Oh Me, Oh My

London is the place where I would like to die
It’s got St Paul’s, Tower Bridge and then the great London Eye
It ‘s not one out of many
London’s worth your every penny
Though some people are uncanny
Like the baby murdering nanny 

Oh me, oh my
London is the place where I would like to die

The Thames is full of shit but it’s a lovely sight
Just like Amen Court and South Bank by night
Old Bailey’s just and fair
She’s got a tale or two to share
Babies’ bodies everywhere
She put Amelia in good care

Oh me, oh my
London is the place where I would like to die 

Have you ever seen a place grander than life?
Better pack your bags and grab your trouble and strife
Hop on a boat
Hop on a train
Better hop on a plane

You know it takes all sorts and London has them all
Downing Street, Canary Wharf and then Royal Albert Hall
People working round the clock
Some put you into a state of shock
Amelia Dyer wants to talk.
She’ll meet you again at Dead Man’s Walk

Oh me, oh my
London is the place where I would like to die

Amen Court – The Amelia Dyer Chronicles

29-01-2014 Wednesday

22.30ImageAmen Court 

We sat there in silence for a little while. Outside you could hear the wind whistling through the trees. Tension built up as Mr Bent’s eyes darkened a little. He turned round very slowly, took a deep breath and sighed very heavily.

‘Sooner or later somebody was bound to find a body or two. A couple of fishermen were the unfortunate souls in this case. In their nets they found two very strange looking fish. They were the corpses of two babies. A police investigation lead to Amelia Dyer who was sent to New Gate Prison (that’s where the Old Baily is now). She was sentenced to death and had to stay in prison until the day of her hanging.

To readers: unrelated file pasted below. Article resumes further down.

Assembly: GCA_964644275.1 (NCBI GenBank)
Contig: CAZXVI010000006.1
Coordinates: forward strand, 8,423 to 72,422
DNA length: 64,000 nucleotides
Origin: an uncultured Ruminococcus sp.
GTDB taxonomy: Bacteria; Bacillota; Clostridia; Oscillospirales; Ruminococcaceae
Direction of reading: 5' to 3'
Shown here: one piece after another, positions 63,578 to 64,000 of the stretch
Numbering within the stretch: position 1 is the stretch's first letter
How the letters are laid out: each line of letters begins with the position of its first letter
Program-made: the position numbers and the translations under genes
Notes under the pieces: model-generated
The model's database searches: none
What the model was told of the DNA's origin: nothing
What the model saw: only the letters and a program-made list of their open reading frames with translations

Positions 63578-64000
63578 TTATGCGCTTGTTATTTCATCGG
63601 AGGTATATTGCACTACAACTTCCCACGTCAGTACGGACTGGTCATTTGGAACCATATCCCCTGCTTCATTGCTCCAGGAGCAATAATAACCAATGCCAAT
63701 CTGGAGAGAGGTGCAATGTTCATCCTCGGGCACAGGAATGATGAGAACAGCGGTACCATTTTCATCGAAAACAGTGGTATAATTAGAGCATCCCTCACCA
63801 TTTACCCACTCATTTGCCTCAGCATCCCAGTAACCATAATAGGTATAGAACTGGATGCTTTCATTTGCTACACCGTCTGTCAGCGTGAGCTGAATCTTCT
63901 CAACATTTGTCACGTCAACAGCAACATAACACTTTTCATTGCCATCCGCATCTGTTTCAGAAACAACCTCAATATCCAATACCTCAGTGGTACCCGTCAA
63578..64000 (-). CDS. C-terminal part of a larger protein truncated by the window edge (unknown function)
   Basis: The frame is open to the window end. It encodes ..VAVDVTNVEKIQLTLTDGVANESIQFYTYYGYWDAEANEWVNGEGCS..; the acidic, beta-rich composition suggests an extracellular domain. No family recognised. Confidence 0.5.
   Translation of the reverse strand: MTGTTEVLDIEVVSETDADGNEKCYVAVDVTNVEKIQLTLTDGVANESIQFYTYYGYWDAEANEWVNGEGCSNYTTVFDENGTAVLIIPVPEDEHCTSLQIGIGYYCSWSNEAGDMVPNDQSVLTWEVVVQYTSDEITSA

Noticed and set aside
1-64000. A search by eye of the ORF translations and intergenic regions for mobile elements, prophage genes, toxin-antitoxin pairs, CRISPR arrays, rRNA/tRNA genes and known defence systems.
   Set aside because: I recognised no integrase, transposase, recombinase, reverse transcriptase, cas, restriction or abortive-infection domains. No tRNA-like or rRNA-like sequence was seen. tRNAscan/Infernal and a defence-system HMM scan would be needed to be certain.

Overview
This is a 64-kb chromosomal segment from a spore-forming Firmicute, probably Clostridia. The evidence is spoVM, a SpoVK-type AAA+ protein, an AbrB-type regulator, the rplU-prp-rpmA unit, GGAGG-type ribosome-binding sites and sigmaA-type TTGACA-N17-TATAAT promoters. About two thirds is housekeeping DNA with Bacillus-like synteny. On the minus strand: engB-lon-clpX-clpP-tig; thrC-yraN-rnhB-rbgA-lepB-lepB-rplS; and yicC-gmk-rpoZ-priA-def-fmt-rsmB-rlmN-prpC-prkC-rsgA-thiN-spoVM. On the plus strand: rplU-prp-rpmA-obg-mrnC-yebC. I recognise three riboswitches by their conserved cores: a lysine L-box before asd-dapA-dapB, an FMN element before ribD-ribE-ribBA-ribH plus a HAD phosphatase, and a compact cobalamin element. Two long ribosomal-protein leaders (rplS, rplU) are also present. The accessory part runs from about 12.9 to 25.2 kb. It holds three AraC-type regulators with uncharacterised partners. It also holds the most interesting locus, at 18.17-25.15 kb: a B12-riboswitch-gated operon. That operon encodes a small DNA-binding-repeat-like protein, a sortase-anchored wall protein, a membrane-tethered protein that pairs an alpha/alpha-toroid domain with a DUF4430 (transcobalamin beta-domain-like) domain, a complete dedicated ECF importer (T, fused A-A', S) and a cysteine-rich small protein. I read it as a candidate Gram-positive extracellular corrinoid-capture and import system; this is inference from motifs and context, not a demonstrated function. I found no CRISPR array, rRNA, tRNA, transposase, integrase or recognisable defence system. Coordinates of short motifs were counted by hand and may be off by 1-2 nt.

Between New Gate Prison and the wall at Amen Court there was a path called Dead Man’s Walk. It was named so for two reasons. First all those that were about to go air dancing had to walk across that path towards the gallows. Secondly, after you were hanged, they’d burry you underneath that path. Basically that meant you were walking on the graves of many (ex) prisoners and in fact also on your own grave. Dead Man’s Walk was aptly named.

On the day of her hanging Amelia Dyer walked amongst other prisoners towards her own death on Dead Man’s Walk. As she was walking she noticed a young warden along the path. A handsome boy indeed, so she looked him straight into the eyes and Scott – as was his name – looked back into hers. She came nearer and nearer and the kept staring each other in the eyes. When she was about to pass him she stared even deeper into his lovely eyes and whispered,’ I’ll meet you again someday, sir.’ As you can understand that was a very strange thing to say for a woman who about to make a long drop and a short stop.

Scott was a bit startled but had soon forgotten about it and continued working at New Gate Prison. After a couple of years he had completely forgotten all about it and was sitting in the staff room eating his food. As he was minding his own business he heard a voice calling. He had heard the voice before. Scott ran to the window and there she was, looking him into his eyes the same way she had done years before, saying those exact same words,’ I’ll meet you again some day, sir.’

Scott couldn’t believe his eyes. He ran outside to the place where she was, but she was gone. Vanished into thin air. She did leave him a little farewell present. Her handkerchief lay on the ground at the place she had stood. Scott picked it up and as I far as I know he kept his entire life, but never saw her again. And that, young Arthur, was the story of the Amelia Dyer – the baby farm murderer.’

I was completely frozen. The silence that fell cannot be described on a piece of paper. As if the temperature in the room had suddenly dropped below zero, my whole body felt numb. I just sat there and stared at Mr Bent in complete awe. Even stumbling words seemed impossible. Mr Bent stood up very slowly and walked into the kitchen to put away the cups. I just sat there staring, blinking, thinking.

See me tomorrow.